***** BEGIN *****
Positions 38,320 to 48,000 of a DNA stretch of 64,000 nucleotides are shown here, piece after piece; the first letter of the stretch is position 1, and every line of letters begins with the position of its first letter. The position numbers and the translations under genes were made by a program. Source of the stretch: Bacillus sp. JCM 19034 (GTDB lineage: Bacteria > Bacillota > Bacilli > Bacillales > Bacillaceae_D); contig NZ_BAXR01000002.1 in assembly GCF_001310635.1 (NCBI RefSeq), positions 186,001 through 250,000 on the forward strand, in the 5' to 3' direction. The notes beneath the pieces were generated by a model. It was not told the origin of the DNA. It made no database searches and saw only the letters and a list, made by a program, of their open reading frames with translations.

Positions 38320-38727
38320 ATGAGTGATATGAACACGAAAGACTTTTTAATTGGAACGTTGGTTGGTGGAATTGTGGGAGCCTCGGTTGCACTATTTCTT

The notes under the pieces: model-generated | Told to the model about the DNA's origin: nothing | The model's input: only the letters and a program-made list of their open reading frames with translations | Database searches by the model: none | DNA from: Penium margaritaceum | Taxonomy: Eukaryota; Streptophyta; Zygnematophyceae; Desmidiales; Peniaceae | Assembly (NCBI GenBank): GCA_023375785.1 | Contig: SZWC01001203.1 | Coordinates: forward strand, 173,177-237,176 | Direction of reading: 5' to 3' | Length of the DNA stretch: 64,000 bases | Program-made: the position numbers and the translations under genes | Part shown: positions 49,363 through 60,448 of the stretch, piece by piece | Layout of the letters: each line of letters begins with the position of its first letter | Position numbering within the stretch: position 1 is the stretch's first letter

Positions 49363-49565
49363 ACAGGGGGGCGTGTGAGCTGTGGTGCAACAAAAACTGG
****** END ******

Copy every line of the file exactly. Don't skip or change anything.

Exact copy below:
Positions 38,320 to 48,000 of a DNA stretch of 64,000 nucleotides are shown here, piece after piece; the first letter of the stretch is position 1, and every line of letters begins with the position of its first letter. The position numbers and the translations under genes were made by a program. Source of the stretch: Bacillus sp. JCM 19034 (GTDB lineage: Bacteria > Bacillota > Bacilli > Bacillales > Bacillaceae_D); contig NZ_BAXR01000002.1 in assembly GCF_001310635.1 (NCBI RefSeq), positions 186,001 through 250,000 on the forward strand, in the 5' to 3' direction. The notes beneath the pieces were generated by a model. It was not told the origin of the DNA. It made no database searches and saw only the letters and a list, made by a program, of their open reading frames with translations.

Positions 38320-38727
38320 ATGAGTGATATGAACACGAAAGACTTTTTAATTGGAACGTTGGTTGGTGGAATTGTGGGAGCCTCGGTTGCACTATTTCTT

The notes under the pieces: model-generated | Told to the model about the DNA's origin: nothing | The model's input: only the letters and a program-made list of their open reading frames with translations | Database searches by the model: none | DNA from: Penium margaritaceum | Taxonomy: Eukaryota; Streptophyta; Zygnematophyceae; Desmidiales; Peniaceae | Assembly (NCBI GenBank): GCA_023375785.1 | Contig: SZWC01001203.1 | Coordinates: forward strand, 173,177-237,176 | Direction of reading: 5' to 3' | Length of the DNA stretch: 64,000 bases | Program-made: the position numbers and the translations under genes | Part shown: positions 49,363 through 60,448 of the stretch, piece by piece | Layout of the letters: each line of letters begins with the position of its first letter | Position numbering within the stretch: position 1 is the stretch's first letter

Positions 49363-49565
49363 ACAGGGGGGCGTGTGAGCTGTGGTGCAACAAAAACTGG